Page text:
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ALPS Mountaineering Highlands 2 Tent: 2-Person 4-Season

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sale $262.46 Original price:$349.95
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Why We Like The Highlands 2 Tent

The lightweight Alps Mountaineering Highlands 2 Tent gives us 4-season protection so we can trek with a buddy over mountains year-round. The taffeta fly and floor have PU coatings for weather-resistance, and the walls have windows that zip open to let breezes flow through the no-see-um mesh on warm summer evenings. This tent provides plenty of space, with nearly four feet of head room, two doors, mesh storage pockets for keys and headlamps, and two large vestibules for all the gear.

  • Lightweight 4-season backpacking tent for two people
  • No-see-um mesh windows promote cooling airflow
  • Polyester taffeta floor and fly with PU coatings keep you dry
  • Poles with weatherproof shock cord provide a sturdy setup
  • Two doors, two vestibules open up space and storage
  • Aluminum stakes, guy lines, and repair swatches included
  • Mesh storage pockets and gear loft organize small items
  • Item #ALM000F

Material
[fly] 75D 185T polyester taffeta, PU coating (1500mm), [walls] 75D 185T polyester taffeta, 40D nylon no-see-um mesh, [floor] 75D 185T polyester taffeta, PU coating (3000mm)
Capacity
2-person
Season
4-season
Wall Type
double-wall
Freestanding
yes
Poles
7000-series aluminum (8.5mm)
Pole Attachment
clips
Number of Doors
2
Number of Vestibules
2
Vestibule Space
13sq ft
Ventilation
mesh windows
Seams
[floor, fly] fully taped
Gear Loft
yes, included
Interior Height
3 ft 10in
Floor Dimensions
62 x 92in
Floor Space
34.5sq ft
Packed Size
6.5 x 19in
Trail Weight
7lb
Packed Weight
7 lb 7oz
Recommended Use
backpacking, camping, winter camping
Manufacturer Warranty
lifetime

Tech Specs

California Proposition 65

Warning:

Cancer and Reproductive Harm - P65Warnings.ca.gov

What do you think about this product?

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>Rating: 5

Wallet friendly+ performance= Highlands

Familiarity:
I've used it once or twice and have initial impressions
Fit:
True to size
Size Bought
2p/4s
Height
6` 0"
Weight
198 lbs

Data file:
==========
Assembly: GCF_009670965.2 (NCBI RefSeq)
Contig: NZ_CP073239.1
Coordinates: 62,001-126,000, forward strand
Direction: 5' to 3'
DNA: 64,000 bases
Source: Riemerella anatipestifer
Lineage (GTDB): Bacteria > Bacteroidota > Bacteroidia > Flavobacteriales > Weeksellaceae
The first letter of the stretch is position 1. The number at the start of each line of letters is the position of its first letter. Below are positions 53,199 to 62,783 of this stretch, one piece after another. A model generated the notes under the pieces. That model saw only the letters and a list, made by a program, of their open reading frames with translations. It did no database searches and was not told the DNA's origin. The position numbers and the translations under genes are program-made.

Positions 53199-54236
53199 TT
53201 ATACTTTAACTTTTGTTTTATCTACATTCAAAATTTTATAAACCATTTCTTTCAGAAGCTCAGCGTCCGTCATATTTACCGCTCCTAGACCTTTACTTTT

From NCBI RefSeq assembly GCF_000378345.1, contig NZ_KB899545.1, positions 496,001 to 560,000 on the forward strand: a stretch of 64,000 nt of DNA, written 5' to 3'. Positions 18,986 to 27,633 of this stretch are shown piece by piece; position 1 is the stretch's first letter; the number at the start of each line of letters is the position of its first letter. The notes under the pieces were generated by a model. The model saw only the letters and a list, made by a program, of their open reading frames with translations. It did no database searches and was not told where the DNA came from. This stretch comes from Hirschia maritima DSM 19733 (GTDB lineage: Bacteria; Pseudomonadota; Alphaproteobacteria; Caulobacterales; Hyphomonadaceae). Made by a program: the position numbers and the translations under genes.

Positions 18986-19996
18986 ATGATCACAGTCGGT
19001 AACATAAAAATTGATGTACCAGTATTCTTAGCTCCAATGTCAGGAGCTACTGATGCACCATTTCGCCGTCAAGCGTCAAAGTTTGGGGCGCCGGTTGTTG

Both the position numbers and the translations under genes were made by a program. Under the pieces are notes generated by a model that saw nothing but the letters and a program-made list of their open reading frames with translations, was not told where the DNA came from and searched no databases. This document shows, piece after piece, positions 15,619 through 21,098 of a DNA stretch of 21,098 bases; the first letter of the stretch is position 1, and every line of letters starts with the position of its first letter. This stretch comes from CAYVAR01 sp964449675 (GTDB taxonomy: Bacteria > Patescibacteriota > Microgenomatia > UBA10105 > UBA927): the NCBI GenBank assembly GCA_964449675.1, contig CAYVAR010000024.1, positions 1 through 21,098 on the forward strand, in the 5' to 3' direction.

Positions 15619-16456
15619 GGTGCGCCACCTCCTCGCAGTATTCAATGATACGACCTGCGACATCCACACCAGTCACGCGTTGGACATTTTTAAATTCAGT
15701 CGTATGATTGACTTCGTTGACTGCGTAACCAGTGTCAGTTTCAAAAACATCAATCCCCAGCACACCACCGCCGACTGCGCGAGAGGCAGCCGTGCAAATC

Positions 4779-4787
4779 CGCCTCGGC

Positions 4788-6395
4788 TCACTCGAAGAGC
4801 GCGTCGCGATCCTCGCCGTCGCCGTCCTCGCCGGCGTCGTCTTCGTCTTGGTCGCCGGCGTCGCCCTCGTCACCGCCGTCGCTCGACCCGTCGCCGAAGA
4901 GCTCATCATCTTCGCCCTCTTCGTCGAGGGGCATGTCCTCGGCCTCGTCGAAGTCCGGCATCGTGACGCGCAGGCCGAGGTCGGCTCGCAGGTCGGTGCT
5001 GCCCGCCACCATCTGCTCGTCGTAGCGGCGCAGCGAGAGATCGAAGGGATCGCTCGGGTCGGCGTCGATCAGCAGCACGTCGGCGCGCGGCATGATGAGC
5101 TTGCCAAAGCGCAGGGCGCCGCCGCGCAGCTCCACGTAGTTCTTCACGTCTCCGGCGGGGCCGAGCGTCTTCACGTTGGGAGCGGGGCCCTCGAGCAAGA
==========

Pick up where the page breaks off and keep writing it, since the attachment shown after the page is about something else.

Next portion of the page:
We recently wanted to get a 4 season, the AM highlands 2 jumped out for the price and options. After some research we decided to jump on it and try it. We just came back from a 5 day hike which included everything from blue bird 70° days to "seek inside shelter " extreme weather. The coldest night was 41° at 4am and the hottest day was 87° on the dunes in direct sunlight with the grand finale on our last day. We had zero cell service and saw black clouds rolling in on lake Michigan, we turned on the walkies to get a NOAA weather report which was warning "seek inside shelter, heavy to severe thunderstorms, 2-4" of rain, 4-6' waves shoreline with 9'+ on open water, hail possible, sustained 39knot winds, 58knot gusts" let's just say it was absolutely correct, it sounded like a jet engine in our tent, the wind was violent and constant. The rain was so heavy and loud I couldn't hear my wife speaking to me. Aside from some frame wiggle here and there and some slight shaking it did surprisingly well. This storm showed it's ugly little face around 1030p and didn't shut it mouth and leave us alone till around 545a. It made us confident enough to do some other locations we frequent that are known for erratic and violent weather and is now our preferred tent. This is only the second outing with it currently so I can't speak on durability, but I'm sure as with anything if you take care of it, it will last. It certainly looks and feels like a quality build. let's start with the negatives, while spacious enough to store me and my wife's gear in the smaller vestibule with a good amount of space inside, it can feel cramped at times with the sagging tent walls and shorter peak height. We are accustom to a larger door and vestibule door, this one is smaller but works well, it's a crawl on all fours type of entry and exit. The pros- at less than 8lbs it's not "heavy" for a 4 season with such a large fly and the set up is a breeze. It performed flawlessly user torrential downpour and HEAVY winds. It stayed warm when cold (although we have not have it in sub 40°, yet) and cool enough to mid day nap in when hot *The gear loft doubles excellent as an "entertainment center" yeah we pack a tablet and watch a movie a night, hangs in the loft perfectly for late night viewing.... we are closing in on 900 miles hiked, we earned that right lol ;)

>Rating: 5

Good entry level 4 Season Tent

Familiarity:
I've used it once or twice and have initial impressions
Fit:
True to size
Size Bought
Standard
Height
5` 5"
Weight
165 lbs

Ok, so I got my tent, set it up in my living room, checked all zippers, ect. Everything works, NOTE*** inside the tent has pockets that run the entire inside of the length of the tent on both sides, way nice, love it. Took tent out two days later for a 6 mile hike into the Wilderness in snow. See pics Set up is pretty easy, since I had read directions before I set up in my living room. Tent Poles are nice, had a bit of an issue taking them apart, but that's because they were frozen solid together as if welded. Not manufacturer issue, cold issue. This was the first outing with the tent. For a tent at this price, it worked good. Worth buying.